Home Visit Programs To Receive Millions

Cheryl Clark, for HealthLeaders Media , July 22, 2010

Programs providing home visits that can ultimately reduce pre-term births and the need for emergency room visits are being awarded $88 million from the federal government.

The funds, made available from the Affordable Care Act, are issued through the Maternal, Infant and Early Childhood Home Visiting program, and will enable nurses, social workers, and other health professionals to visit at-risk families in their homes.

The providers will be trained to evaluate family needs and connect them with healthcare services, developmental services for children, social work, educational programs, parenting skills, child abuse prevention programs and nutritional assistance.

Health and Human Services Secretary Kathleen Sebelius said in a statement that the Affordable Care Act allows $1.5 billion to be spent on programs like this over the next five years.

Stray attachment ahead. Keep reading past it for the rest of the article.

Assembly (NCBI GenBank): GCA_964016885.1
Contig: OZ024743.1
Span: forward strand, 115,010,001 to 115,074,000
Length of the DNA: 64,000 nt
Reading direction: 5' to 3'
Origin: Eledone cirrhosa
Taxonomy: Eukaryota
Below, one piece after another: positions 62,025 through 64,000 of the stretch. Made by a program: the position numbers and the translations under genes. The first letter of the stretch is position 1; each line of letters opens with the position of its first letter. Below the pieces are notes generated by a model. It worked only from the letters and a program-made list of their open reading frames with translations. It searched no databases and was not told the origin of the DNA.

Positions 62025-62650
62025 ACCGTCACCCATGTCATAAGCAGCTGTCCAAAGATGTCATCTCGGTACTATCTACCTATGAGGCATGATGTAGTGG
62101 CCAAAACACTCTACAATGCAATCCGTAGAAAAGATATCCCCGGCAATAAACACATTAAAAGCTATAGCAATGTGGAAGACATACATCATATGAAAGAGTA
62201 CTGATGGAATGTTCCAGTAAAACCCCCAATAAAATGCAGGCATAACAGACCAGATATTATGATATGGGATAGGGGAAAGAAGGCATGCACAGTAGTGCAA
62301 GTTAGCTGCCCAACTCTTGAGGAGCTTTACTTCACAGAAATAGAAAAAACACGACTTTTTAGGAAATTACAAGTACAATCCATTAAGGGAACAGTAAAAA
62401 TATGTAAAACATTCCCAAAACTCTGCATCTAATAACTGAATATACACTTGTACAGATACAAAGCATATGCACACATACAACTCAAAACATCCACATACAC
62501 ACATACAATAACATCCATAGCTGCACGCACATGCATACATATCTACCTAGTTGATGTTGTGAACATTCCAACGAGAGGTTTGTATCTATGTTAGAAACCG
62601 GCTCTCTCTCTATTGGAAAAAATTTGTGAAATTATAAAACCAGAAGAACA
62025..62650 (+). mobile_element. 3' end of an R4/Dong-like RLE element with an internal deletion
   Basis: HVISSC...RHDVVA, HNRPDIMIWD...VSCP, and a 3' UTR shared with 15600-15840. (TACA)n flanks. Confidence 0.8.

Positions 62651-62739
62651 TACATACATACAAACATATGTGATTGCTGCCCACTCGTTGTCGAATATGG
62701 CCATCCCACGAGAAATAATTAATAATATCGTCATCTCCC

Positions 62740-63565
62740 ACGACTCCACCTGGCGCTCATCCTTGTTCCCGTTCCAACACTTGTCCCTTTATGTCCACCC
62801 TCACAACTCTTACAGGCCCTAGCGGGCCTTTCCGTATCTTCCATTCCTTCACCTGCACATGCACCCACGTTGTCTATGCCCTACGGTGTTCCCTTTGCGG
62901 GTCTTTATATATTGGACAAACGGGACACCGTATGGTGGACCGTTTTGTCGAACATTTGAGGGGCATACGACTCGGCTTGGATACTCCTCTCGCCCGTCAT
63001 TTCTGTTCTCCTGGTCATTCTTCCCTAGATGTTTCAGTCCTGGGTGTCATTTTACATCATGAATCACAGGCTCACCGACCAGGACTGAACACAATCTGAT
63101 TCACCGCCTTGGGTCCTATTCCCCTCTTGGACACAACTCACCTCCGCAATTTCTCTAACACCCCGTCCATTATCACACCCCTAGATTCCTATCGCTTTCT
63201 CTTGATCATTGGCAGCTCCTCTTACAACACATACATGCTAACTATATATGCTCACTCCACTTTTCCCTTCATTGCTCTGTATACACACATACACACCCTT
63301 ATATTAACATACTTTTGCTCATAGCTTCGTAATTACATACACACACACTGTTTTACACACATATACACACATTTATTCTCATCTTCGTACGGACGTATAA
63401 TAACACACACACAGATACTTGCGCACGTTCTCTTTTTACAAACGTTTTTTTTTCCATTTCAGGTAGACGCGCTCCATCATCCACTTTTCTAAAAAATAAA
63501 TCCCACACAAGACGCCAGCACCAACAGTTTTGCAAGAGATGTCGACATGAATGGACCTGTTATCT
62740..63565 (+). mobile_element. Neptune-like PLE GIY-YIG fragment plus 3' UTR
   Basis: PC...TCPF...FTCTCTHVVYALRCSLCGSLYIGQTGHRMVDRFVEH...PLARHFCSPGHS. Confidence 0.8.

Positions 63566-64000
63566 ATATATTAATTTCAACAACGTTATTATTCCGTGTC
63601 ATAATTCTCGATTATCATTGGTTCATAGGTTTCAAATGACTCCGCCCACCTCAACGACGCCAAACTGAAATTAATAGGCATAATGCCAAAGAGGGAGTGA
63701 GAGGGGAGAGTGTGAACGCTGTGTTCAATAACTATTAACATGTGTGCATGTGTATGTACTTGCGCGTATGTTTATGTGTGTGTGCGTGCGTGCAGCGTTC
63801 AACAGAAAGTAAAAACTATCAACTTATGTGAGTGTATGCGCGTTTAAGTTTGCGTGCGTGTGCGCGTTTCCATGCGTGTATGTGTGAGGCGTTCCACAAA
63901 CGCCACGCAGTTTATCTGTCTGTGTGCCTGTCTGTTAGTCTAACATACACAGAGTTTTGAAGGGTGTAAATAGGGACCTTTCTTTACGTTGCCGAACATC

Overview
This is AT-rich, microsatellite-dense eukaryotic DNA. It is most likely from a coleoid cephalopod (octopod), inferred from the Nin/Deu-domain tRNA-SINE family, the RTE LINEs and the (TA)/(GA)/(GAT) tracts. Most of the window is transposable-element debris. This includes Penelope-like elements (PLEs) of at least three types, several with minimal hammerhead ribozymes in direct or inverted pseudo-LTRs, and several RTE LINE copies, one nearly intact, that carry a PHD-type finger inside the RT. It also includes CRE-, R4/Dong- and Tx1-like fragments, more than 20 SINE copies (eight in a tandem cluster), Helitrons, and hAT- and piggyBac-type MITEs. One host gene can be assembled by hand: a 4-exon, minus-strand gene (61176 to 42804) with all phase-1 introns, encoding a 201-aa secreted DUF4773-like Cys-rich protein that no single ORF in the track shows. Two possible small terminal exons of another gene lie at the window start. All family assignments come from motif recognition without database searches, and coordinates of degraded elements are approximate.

The money will go to 49 states, the District of Columbia, and five territories that applied for funding. Those jurisdictions will conduct statewide assessments to see which home visitation programs qualify.

“This initiative will give children a healthier start and give parents the help they need to succeed in the most important job in the world—parenting,” Sebelius says.  “This effort builds on impressive research findings and is one more piece of our strategy to invest in prevention and early interventions that pay off.”

Health Resources and Services Administration (HRSA) Administrator Mary Wakefield added, “States will be using these grants to design programs that best serve their residents, providing important help to at-risk families, while gathering more detailed information on which approaches work best to put young children on the path to a healthy life at an early age.”  HRSA is working with the Administration of Children and Families. (http://www.acf.hhs.gov) on this program.

Each state’s governor designated his or her appropriate state agency to apply for the funds, to be allocated based on the number of children in families at or below 100% of the federal poverty level in that state or region, compared with the national number.

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